At Cato, we have been honored to host and work with human rights champions from around the globe, all of whom have suffered persecution for speaking truth to power. The list includes renowned Soviet dissident Vladimir Bukovsky, independent Cuban blogger and journalist Yoani Sanchez, Malaysian politician and former deputy prime minister Anwar Ibrahim, Venezuelan opposition leader Maria Corina Machado, Russian liberty advocate Garry Kasparov, Chinese activist  Chen Guangcheng (sometimes known as the blind, “barefoot lawyer”) and many more.

Because we believe in the inherent dignity of individuals, human freedom is worth defending. For that reason, and because freedom plays a central role in human progress, it is also worth gaining a better measure and understanding of the spread of,  and limitations on, freedom around the world. That’s why we created the Human Freedom Index in conjunction with the Fraser Institute and the Liberales Institute. The index is the most comprehensive global measure of civil, personal and economic freedom so far devised. And although Human Rights Day technically commemorates the Universal Declaration of Human Rights, we think the Human Freedom Index and its definition of freedom—the absence of coercive constraint—can help us think more carefully about the state of freedom around the world.

You may view the index here, see how countries and regions of the world rank, examine how income and democracy relate to freedom, get a sense of how various freedoms relate to one another, and otherwise gauge how the world is doing on 76 distinct indicators.

Other Cato activities and publication that may be of interest on Human Rights Day include:

Recent events

“The Deteriorating State of Human Rights in China”

“Property Rights Are Human Rights: Why and How Land Titles Matter to Indigenous People”

“Islam, Identity, and the Future of Liberty in Muslim Countries”

“Magna Carta and the Rule of Law around the World”

“The Moral Arc: How Science and Reason Lead Humanity toward Truth, Justice and Freedom”


The Tyranny of Silence by Flemming Rose

The Power of Freedom: Uniting Human Rights and Development by Jean-Pierre Chauffour

Realizing Freedom by Tom Palmer

“Islam and the Spread of Individual Freedoms: The Case of Morocco” by Ahmed Benchemsi

“Capitalism’s Assault on the Indian Caste System,” by Swami Aiyar

“Magna Carta’s Importance for America,” by Roger Pilon

Before becoming wedded to statism in America, liberalism was a philosophy of liberation. But while leading liberals of the past advocated peace, many foreign (“classical”) liberals today favor war—at least, if conducted by America.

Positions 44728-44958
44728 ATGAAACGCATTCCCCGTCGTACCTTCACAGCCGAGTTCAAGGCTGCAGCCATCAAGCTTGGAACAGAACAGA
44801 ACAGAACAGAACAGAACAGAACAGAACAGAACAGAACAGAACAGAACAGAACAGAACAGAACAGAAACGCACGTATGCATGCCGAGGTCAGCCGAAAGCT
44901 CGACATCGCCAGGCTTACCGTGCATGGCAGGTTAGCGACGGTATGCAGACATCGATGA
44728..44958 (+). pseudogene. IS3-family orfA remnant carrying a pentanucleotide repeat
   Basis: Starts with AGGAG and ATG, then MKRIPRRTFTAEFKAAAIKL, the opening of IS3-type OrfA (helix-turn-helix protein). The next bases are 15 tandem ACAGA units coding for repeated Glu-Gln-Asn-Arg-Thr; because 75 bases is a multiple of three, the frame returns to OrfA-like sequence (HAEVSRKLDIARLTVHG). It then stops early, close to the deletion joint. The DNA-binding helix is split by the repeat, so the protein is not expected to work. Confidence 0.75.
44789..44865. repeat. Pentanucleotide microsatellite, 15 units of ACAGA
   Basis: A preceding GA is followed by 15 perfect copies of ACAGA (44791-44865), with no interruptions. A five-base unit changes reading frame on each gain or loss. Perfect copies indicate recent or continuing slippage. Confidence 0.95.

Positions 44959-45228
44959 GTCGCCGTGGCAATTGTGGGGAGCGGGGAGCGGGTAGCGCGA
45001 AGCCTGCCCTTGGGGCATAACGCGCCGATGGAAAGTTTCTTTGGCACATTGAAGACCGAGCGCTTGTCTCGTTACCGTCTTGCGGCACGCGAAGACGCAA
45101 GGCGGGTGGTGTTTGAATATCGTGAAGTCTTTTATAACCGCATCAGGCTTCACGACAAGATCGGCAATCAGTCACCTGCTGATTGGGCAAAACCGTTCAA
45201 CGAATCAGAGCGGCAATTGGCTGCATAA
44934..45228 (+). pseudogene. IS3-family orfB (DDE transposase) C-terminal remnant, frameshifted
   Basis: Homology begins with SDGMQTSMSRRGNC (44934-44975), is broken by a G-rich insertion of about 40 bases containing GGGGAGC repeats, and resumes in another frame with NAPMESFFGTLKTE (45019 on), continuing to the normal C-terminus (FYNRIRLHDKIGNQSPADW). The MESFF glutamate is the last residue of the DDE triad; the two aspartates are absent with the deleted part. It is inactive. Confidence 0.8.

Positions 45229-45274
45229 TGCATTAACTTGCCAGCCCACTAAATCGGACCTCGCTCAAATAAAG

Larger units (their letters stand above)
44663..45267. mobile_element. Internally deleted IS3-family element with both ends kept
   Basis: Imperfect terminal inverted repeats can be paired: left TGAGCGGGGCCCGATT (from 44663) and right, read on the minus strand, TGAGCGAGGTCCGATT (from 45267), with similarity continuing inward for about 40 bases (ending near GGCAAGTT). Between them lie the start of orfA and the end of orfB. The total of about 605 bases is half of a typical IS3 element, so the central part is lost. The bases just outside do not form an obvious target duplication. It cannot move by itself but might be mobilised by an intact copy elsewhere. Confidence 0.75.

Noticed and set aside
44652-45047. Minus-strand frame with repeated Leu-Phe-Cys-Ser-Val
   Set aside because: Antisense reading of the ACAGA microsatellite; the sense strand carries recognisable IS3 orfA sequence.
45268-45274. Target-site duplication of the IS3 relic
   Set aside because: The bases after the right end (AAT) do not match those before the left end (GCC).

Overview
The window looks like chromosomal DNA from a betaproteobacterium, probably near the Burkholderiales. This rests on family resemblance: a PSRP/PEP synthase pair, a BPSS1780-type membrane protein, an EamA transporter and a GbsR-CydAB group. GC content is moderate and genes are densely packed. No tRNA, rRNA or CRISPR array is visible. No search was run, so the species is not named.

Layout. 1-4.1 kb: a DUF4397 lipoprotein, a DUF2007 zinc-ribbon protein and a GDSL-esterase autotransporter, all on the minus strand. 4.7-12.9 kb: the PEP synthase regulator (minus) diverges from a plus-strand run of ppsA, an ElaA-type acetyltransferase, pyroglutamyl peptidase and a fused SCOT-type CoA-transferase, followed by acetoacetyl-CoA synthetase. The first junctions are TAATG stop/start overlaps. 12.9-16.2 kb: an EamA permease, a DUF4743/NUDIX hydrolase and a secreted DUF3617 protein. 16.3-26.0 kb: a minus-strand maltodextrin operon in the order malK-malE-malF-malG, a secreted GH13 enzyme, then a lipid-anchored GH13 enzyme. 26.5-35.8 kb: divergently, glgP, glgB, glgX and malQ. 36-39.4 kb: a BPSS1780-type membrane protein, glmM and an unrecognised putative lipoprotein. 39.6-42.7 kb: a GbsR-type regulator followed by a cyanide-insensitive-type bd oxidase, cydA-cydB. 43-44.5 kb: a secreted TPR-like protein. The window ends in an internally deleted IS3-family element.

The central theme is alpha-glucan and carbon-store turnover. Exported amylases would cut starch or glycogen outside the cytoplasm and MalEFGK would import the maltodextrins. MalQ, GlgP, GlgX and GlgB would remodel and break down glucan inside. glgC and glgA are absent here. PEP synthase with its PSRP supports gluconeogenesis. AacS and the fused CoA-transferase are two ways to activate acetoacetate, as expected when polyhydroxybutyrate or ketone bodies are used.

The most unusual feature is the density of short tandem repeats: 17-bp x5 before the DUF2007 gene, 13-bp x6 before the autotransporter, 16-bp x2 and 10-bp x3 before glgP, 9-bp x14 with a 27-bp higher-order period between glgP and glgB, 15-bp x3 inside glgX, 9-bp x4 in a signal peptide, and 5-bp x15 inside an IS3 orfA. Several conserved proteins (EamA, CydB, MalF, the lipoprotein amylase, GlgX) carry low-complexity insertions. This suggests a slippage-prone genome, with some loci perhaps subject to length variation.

For instance, former chess champion Garry Kasparov has taken on the heroic but thankless task of battling for democracy in his Russian homeland. Alas, he also is surprisingly generous with other people’s lives. He recently declared: “Anything less than a major U.S. and NATO-led ground offensive against ISIS will be a guarantee of continued failure and more terror attacks in the West.”

Kasparov is confused over cause and effect, since terrorism most often follows intervention, as did the recent Islamic State strikes against France, Hezbollah and Russia. But there is a more basic point.

It’s easy for a celebrity Russian living in the West to argue that it is the job of Americans, with maybe a couple Europeans tossed in, to destroy ISIS, save Syria, and more. But there’s actually nothing liberal in pushing a broader, longer war on others.

Kasparov is not alone. A number of foreign liberals—Lithuanian, Russian, Slovakian, Swedish, for instance—have criticized American libertarians for advocating a non-interventionist foreign policy. They’ve instead argued that a “compelling” argument can be made for a “globalist” strategy.

Actually, that’s true only so long as one isn’t paying the cost of the foreign policy. As foreigners typically do not for American intervention, unless it is directed at them.

Indeed, foreign liberals who call for intervention mostly talk about America. After all, the Russian government is interventionist, but not in the right way. Lithuania, Slovakia, and Sweden have minuscule militaries. No one cares whether the latter three countries even have a foreign policy.

About the only option for them is to ask someone else, namely America, to defend them. Thus, when they advance “collective security,” they really mean Americans should do the creating and investing—and, ultimately, fighting.

But U.S. foreign policy should, indeed, must, be guided by what is in the interest of those doing the paying and dying, namely the American people. The Pentagon exists to protect them, and the liberal republic which governs them, not conduct grand “liberal” crusades around the world.